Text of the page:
Below are a few books recommended by members of the society. If there is surgical text which you would recommend please send a review to email@example.com
Surgical Recall (5th Ed.) Ã¢â‚¬â€œ L H Blackbourne
A reference on surgical clerkships, it enables quick study in a Q&A format. It can be used as a quick review prior to surgical rounds as well as for board review. It is intended for third and fourth year medical students.
Surgical Recall is the perfect pocket guide for any medical student or indeed house officer on a surgical rotation.
The quick flowing layout of these chapters may not be to everyoneÃ¢â‚¬â„¢s taste, but the concise Q&A format enables this small book to cover a surprisingly vast amount of knowledge. The chapters cover anatomy, pathology, epidemiology, surgical procedures and specific surgical diseases in a very concise, punchy manner, answering questions that are specific and right to the point. These mimic typical questions asked in surgery but also potential MCQ/EMQ/SBA type questions.
The book lends itself brilliantly to last minute reading before scrubbing in on an operation and indeed exam revision when you donÃ¢â‚¬â„¢t have time to read a surgical tome.
Surgical Recall is divided in three main sections. Section One covers the basics of a surgical rotation, including writing surgical notes, abbreviations and basic surgical techniques, which are not usually found in our standard surgical textbooks. It also covers the general care of the surgical inpatient, which is handy for any surgical house officer. Section Two covers general surgery in detail, whilst Section Three covers other surgical subspecialties in a similar fashion.
The great thing about Surgical Recall is its presentation. Despite its small size, the layout is such that you are not overwhelmed by pages of thick text. It is well spaced and includes diagrams of surgical anatomy, techniques and instruments.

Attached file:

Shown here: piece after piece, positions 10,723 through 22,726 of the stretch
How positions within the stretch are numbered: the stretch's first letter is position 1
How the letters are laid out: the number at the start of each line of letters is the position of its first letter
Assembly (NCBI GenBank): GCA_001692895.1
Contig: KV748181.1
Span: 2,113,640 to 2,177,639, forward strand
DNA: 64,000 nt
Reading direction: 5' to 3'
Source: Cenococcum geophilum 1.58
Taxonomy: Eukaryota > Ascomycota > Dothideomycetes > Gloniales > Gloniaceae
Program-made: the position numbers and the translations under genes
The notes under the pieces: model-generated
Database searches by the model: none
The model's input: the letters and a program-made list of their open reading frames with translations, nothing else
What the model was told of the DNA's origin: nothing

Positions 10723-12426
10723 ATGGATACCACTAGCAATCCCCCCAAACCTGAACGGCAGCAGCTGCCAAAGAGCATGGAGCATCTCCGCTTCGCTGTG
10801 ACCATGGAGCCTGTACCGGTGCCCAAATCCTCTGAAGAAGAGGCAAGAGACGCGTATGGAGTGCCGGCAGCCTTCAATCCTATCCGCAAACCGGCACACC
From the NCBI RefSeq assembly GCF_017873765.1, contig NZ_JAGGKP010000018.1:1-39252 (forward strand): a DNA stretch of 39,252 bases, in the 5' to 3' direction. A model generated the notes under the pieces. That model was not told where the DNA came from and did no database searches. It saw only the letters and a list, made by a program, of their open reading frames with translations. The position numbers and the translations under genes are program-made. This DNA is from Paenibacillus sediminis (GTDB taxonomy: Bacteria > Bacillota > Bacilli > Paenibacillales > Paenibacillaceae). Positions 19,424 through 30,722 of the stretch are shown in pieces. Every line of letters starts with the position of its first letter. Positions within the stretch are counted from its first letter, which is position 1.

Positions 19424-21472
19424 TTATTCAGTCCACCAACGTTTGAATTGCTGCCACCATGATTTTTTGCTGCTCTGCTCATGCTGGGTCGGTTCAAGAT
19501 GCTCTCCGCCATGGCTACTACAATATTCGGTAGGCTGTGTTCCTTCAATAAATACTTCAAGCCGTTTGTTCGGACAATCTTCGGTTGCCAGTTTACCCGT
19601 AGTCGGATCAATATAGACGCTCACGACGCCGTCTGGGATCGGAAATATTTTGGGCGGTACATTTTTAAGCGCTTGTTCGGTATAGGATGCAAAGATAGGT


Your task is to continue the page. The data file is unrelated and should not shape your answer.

For those who are partial to prose, this may not be a favourite choice. Furthermore, being an American book, certain acronyms and note taking principles do not apply to us here in the UK. However, overall, it is an excellent revision tool and a great adjunct to your surgical preparation, whether you are considering a career in surgery or not.
SO Ã¢â‚¬â€œ MBBS Year 5
Advanced Surgical Recall (3rd Ed.) Ã¢â‚¬â€œ L H Blackbourne
Provides a review for the ABSITE and oral board exams in surgery. This book is in question-and-answer format and contains illustrations of anatomic landmarks and surgical techniques. It has seven Microvignettes chapters that test recall via sample cases and these includes: Clinical, Surgical Pathognomonic, Complications, Blood, and more.
Building on the global success of Ã¢â‚¬ËœSurgical RecallÃ¢â‚¬â„¢, Advanced Surgical Recall is aimed at students and doctors who have an adequate grounding in surgery, and either want a competitive edge or intend to become surgeons.
Unlike an orthodox academic surgical textbook, ASR is written in a rapid-fire question and answer format, with key illustrations and diagrams where appropriate. The book, despite its formidable content, is easy to approach. As well as covering background surgical information, practical skills and all the major surgical specialities, it includes many clinical microvignettes and other learning tools.
The format lends itself perfectly to revision before surgically oriented examinations, although it is perhaps best used in conjunction with a larger surgical textbook. Whilst some of the knowledge imparted in ASR is beyond basic undergraduate teaching, medics at all levels are encouraged to utilize its Ã¢â‚¬Ëœrapid-reviewÃ¢â‚¬â„¢ attitude, especially if they are accustomed to using flash-cards.